Bhubaneswar: HelpAge India, an NGO that works for the care of elderly disadvantaged persons and senior citizens, has become the first Indian institution to have won the prestigious ‘2020 UN Population Award’ in its ‘institutional category’.
The award, which included a Diploma Certificate, a gold medal and a monetary prize was presented in a felicitation ceremony held by the United Nations Population Fund, India (UNFPA) on Thursday.
The United Nations every year honours an individual and/or institution for outstanding contributions to population and reproductive health questions.
HelpAge India has been working for ‘the cause and care of disadvantaged older persons to improve their quality of life’ for over four decades. It received this recognition for its impactful work with and for disadvantaged elderly.
This honour comes in recognition of HelpAge India’s outstanding contribution to population issues and awareness, in its efforts in the realisation of older person’s rights in India since 1978.
Addressing ageing issues and concerns in India at the award ceremony, representative of UNFPA India, Argentina Matavel Piccin, said, “This is a moment of immense pride and joy for all of us working here in India, especially for those of us who are working in the field of ageing and care of the elderly. To place the elderly and their needs squarely on the policy and budget allocations agenda of the country is a major priority. Your (HelpAge India’s) tireless and consistent efforts have finally paid off and caught the world’s attention, whether it is in operating one of the largest mobile healthcare networks, providing employment to the elderly or promoting inter-generational exchanges, linking young people with the aged. We must change the narrative and refocus on the elderly as a resource, a repository of vast knowledge. UNFPA is very proud of our partnership with HelpAge India”.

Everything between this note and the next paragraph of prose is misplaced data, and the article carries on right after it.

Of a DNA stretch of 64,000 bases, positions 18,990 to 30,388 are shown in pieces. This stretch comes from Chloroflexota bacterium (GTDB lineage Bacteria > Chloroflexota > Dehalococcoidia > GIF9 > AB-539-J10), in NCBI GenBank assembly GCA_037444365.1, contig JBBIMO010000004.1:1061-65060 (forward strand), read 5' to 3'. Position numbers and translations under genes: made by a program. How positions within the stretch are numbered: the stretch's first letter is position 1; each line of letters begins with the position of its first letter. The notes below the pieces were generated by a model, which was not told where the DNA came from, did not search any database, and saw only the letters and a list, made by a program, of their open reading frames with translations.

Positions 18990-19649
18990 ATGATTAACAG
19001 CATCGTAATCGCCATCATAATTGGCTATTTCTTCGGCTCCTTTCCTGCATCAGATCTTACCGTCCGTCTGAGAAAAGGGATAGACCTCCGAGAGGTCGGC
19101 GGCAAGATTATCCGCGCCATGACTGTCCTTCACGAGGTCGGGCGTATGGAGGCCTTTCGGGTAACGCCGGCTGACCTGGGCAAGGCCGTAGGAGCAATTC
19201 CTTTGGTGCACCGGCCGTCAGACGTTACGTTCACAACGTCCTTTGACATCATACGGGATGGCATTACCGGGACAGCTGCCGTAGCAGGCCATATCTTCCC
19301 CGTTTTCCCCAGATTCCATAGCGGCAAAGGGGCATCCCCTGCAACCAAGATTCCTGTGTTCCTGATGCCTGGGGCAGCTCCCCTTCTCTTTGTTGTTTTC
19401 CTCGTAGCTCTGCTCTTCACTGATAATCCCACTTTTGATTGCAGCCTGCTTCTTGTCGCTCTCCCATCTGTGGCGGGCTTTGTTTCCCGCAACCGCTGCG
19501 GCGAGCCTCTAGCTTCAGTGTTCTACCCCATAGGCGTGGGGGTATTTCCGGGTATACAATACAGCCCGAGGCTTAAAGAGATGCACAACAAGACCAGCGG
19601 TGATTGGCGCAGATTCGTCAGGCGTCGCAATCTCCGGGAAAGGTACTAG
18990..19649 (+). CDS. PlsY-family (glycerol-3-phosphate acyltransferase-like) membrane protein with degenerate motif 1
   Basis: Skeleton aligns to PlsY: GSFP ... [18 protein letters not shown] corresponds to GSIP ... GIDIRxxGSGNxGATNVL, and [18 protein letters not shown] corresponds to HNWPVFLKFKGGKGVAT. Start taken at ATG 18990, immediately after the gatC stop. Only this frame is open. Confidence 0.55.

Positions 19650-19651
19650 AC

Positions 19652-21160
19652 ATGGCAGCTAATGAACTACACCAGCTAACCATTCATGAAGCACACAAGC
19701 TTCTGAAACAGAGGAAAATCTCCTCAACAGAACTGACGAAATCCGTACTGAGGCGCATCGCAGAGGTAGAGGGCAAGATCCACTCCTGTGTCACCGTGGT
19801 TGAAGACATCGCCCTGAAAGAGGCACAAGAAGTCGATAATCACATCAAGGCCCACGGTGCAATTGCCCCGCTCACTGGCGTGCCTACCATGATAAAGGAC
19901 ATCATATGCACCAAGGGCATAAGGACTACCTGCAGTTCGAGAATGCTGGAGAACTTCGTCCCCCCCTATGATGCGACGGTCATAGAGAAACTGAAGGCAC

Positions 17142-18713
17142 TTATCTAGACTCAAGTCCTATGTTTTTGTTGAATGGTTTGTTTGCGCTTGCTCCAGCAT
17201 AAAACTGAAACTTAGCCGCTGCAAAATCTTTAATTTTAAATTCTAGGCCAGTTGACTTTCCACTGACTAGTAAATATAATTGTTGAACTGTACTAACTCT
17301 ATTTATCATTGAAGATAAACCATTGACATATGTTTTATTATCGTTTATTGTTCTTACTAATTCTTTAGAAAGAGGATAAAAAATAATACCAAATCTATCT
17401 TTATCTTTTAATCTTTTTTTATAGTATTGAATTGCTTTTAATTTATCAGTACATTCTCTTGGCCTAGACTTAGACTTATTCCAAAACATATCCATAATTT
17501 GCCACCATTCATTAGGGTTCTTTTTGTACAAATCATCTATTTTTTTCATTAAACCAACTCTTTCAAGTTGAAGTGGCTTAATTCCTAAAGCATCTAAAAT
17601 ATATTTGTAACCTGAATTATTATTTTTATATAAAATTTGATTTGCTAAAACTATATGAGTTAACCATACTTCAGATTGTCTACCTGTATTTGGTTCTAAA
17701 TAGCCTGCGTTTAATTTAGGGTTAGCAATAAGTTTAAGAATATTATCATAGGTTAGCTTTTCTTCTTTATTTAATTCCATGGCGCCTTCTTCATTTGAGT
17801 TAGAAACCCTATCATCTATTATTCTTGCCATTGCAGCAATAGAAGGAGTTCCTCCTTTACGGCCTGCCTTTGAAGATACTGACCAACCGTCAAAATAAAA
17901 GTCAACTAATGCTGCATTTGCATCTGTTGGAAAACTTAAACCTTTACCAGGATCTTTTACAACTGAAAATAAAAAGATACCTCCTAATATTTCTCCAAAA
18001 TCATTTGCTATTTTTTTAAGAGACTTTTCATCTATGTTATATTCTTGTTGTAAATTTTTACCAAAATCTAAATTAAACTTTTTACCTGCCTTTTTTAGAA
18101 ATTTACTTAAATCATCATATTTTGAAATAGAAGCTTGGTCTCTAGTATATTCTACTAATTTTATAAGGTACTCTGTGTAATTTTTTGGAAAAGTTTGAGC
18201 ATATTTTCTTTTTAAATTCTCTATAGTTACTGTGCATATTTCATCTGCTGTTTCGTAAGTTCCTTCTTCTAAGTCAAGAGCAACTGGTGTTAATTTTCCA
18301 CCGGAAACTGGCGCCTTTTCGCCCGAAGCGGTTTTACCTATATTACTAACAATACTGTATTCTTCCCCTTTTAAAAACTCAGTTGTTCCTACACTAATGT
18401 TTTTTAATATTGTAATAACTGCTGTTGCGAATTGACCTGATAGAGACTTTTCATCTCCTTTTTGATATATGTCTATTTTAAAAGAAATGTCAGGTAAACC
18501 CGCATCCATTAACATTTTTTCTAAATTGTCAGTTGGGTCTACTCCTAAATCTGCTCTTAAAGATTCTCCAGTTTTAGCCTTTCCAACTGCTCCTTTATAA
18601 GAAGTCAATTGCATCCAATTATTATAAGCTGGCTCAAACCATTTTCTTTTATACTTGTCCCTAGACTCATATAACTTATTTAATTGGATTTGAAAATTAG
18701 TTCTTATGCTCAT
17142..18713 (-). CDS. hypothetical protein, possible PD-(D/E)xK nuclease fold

Chairperson, HelpAge India, Kiran Karnik, said, “It is an honour, on behalf of HelpAge India, to receive the UN Population Award 2020, a first for an Indian non-profit in this category. We are particularly happy to see ageing concerns being brought to centre-stage. In India, an overwhelming proportion of the elders are financially dependent on their families, and live with them. In many cases, they are perceived as a burden, and this sometimes results in ill-treatment and even violence. Elders face many issues – from financial, to physical, to psychological. Sickness and chronic afflictions – obviously common amongst elders – can mean large and unforeseen expenditures, something that most families cannot afford. There are also a large number of elders who are destitute, sometimes with no one to look after them. The many issues facing elders have been greatly amplified and expanded over the last one year as we seek to tackle the Covid 19 pandemic. Elders are even more vulnerable and need to take special care. UNFPA is among our most important and valued partners who have helped to take work forward in the whole space of elders”.
The award was last conferred on an Indian 28 years ago, when it was awarded to JRD Tata as an individual laureate in 1992.